At Taylor Fladgate we are committed to protecting the environment and the future ecological well-being of our vineyards and the Douro Valley where Port wine has been produced for centuries.
For this reason, we have developed a model for sustainable viticulture, which enables us to produce Port wine from our vineyards in a way which is both ecologically responsible and economically viable, helping to guarantee the long term future of high quality Port production in decades to come.
The model incorporates a number of techniques and strategies which work together to create a balanced, diversified and sustainable vineyard environment and ecosystem while at the same time guaranteeing the quality of the wines produced by the vines.
The basis of the model is the construction of narrow terraces each of which supports only one row of vines. The terraces are very precisely engineered using earth-moving equipment in which the operator is guided by an innovative laser orientation system. This allows the terrace platforms to be inclined at exactly 3° to the horizontal. At this inclination, a balance is achieved between rainwater run-off and its penetration in the soil, avoiding the topsoil erosion which constitutes a key challenge in mountain viticulture and major source of environmental damage.
Our sustainable viticulture model is also designed to eliminate the use of herbicides to control unwanted vegetation. A track running between the single row of vines and the foot of the bank allows unrestricted access for machinery. Natural plant growth on the relatively low banks can easily be cut back mechanically, reducing water loss, maintaining the integrity of the banks and providing a haven for insects and generally increasing biodiversity in the vineyards.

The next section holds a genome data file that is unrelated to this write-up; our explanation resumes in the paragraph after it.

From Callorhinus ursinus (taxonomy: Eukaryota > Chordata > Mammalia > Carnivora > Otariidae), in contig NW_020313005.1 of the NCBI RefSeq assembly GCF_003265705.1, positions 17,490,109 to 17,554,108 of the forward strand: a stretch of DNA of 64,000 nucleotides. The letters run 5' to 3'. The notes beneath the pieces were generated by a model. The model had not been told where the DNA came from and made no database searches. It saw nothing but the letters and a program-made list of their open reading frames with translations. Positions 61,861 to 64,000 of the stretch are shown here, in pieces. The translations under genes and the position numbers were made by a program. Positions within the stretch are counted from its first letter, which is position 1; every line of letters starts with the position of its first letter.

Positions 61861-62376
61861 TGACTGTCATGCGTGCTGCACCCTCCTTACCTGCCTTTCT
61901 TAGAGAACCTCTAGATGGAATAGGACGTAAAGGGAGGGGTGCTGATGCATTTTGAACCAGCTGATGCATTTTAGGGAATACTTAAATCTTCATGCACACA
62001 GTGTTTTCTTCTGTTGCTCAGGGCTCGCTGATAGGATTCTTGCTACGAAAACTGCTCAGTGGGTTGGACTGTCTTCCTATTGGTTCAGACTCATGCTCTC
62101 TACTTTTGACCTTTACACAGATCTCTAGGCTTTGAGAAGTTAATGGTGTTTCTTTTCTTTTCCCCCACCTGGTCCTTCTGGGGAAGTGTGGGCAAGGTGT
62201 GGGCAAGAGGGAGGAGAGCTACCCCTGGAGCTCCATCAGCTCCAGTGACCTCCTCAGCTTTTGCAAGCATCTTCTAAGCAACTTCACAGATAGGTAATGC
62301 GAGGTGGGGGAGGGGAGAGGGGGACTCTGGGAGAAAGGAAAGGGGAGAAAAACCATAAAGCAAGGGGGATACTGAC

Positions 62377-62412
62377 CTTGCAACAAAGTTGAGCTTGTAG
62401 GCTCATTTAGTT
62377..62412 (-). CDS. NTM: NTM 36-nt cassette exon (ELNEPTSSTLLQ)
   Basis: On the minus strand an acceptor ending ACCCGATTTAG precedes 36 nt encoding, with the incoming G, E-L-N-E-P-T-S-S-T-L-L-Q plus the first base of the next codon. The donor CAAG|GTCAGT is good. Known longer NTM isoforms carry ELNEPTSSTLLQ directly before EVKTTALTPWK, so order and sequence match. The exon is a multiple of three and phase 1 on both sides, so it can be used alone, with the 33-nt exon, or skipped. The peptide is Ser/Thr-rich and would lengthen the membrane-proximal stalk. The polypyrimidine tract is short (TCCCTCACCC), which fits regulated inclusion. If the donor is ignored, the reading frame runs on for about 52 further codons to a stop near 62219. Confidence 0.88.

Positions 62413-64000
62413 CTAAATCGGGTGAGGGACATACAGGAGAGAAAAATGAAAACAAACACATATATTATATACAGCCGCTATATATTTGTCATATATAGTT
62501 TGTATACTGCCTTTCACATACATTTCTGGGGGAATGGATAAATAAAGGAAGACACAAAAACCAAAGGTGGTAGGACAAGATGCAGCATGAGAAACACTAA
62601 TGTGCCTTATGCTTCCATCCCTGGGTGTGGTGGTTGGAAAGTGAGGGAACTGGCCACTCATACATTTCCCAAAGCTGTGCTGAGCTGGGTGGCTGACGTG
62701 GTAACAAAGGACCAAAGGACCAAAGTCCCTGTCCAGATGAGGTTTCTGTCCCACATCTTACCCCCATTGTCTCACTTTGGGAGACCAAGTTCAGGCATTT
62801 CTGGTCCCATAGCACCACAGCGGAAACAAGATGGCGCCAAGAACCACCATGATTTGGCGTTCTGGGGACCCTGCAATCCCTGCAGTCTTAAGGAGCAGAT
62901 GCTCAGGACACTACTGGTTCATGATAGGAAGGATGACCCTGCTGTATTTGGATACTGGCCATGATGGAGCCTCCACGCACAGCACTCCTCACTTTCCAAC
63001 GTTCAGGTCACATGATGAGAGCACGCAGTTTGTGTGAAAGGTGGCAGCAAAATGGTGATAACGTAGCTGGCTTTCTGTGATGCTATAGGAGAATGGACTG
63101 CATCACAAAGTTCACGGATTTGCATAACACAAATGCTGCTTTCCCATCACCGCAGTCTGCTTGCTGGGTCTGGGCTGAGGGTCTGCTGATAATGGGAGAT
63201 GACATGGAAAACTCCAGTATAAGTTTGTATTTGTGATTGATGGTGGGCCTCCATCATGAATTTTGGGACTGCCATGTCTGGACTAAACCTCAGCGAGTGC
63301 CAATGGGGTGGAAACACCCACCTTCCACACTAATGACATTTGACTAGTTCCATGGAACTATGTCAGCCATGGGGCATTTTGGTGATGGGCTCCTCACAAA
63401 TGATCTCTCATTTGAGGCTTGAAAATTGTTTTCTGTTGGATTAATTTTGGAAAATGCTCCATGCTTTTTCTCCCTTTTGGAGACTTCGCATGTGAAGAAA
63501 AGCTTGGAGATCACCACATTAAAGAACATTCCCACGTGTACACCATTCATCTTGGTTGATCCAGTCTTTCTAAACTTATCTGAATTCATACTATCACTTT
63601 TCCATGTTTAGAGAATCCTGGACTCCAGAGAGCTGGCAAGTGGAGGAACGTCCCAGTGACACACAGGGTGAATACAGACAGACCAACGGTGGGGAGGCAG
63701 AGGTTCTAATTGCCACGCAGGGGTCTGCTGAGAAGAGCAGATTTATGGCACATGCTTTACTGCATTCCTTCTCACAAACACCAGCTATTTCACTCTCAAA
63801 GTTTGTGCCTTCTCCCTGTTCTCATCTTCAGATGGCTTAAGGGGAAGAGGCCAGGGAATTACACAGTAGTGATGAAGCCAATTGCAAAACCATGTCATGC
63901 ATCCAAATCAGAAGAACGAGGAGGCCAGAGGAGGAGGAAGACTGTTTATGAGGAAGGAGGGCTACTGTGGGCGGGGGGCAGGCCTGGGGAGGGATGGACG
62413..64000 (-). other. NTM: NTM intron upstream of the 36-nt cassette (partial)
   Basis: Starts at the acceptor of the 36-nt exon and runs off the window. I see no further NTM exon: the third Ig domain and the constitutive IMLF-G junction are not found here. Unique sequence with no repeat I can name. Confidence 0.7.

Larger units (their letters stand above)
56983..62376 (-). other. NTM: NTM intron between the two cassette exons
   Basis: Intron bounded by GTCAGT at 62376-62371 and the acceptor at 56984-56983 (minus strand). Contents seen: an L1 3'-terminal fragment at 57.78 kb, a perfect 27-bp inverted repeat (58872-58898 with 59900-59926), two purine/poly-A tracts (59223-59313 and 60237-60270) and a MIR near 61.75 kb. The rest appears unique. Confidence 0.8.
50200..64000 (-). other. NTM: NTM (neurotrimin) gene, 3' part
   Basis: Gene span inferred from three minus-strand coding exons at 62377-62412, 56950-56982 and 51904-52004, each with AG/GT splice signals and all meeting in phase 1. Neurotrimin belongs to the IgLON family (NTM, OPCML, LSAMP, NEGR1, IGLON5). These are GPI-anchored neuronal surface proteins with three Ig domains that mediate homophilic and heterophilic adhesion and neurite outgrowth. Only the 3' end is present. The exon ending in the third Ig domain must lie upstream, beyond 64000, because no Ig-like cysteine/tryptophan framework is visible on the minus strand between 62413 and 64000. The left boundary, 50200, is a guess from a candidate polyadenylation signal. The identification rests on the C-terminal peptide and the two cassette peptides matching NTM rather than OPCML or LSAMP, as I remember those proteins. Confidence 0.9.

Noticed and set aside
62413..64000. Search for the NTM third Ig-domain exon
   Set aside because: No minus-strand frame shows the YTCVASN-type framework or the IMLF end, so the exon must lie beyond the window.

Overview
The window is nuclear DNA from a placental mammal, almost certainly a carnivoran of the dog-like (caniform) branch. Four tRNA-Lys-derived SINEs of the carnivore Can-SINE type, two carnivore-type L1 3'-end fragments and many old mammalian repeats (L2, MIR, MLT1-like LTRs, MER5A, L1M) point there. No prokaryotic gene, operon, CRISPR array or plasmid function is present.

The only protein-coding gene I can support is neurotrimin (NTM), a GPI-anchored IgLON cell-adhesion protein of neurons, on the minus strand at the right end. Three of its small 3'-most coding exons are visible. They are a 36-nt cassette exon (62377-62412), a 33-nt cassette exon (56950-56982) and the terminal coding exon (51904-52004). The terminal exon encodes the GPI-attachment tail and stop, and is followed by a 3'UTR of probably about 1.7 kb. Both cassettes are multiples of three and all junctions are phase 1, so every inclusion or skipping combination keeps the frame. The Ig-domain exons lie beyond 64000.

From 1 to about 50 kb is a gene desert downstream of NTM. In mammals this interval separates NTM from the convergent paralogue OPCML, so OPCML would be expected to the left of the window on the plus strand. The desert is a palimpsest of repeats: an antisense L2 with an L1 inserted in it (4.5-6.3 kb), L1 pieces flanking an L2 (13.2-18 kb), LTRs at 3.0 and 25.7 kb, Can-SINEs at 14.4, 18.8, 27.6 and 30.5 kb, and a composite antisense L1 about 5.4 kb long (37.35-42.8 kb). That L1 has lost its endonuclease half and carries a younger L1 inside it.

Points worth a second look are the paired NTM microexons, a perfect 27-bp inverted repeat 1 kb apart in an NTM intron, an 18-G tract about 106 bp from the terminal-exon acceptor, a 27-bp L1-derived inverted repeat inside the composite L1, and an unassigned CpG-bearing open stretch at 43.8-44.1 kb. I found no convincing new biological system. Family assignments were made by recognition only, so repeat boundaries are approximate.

Alongside the vine rows, control is achieved by sowing a temporary carpet of selected plant species. This flourishes between November and late Spring, preventing invasive plants from taking hold. Because the vines are dormant during most of this period, it does not compete with the vine for water. The cover crop then dies back naturally with the onset of Summer, when the vines are active, and can be mown mechanically to form a natural mulch, reducing water loss and restoring natural organic matter to the soil. The absence of herbicides means that vegetation can regenerate easily and naturally each year.
Perhaps the most critical aspect of all is the correct selection of vine varieties and their distribution within the vineyard, ensuring that each variety is optimally located and able to thrive naturally, developing its own unassisted resistance to drought, disease and vineyard pests, while continuing to produce high quality and perfectly ripened grapes. This is a key element in mountain viticulture with its varied topography and diversity of microclimates and particular important in the dry climate variant.
The new vineyard model can be used as a basis either for sustainable viticulture or for full organic production.
In 2009 this sustainable vineyard model was awarded the prestigious BES Biodiversity Prize which recognises achievement in the fields of conservation and environmental sustainability.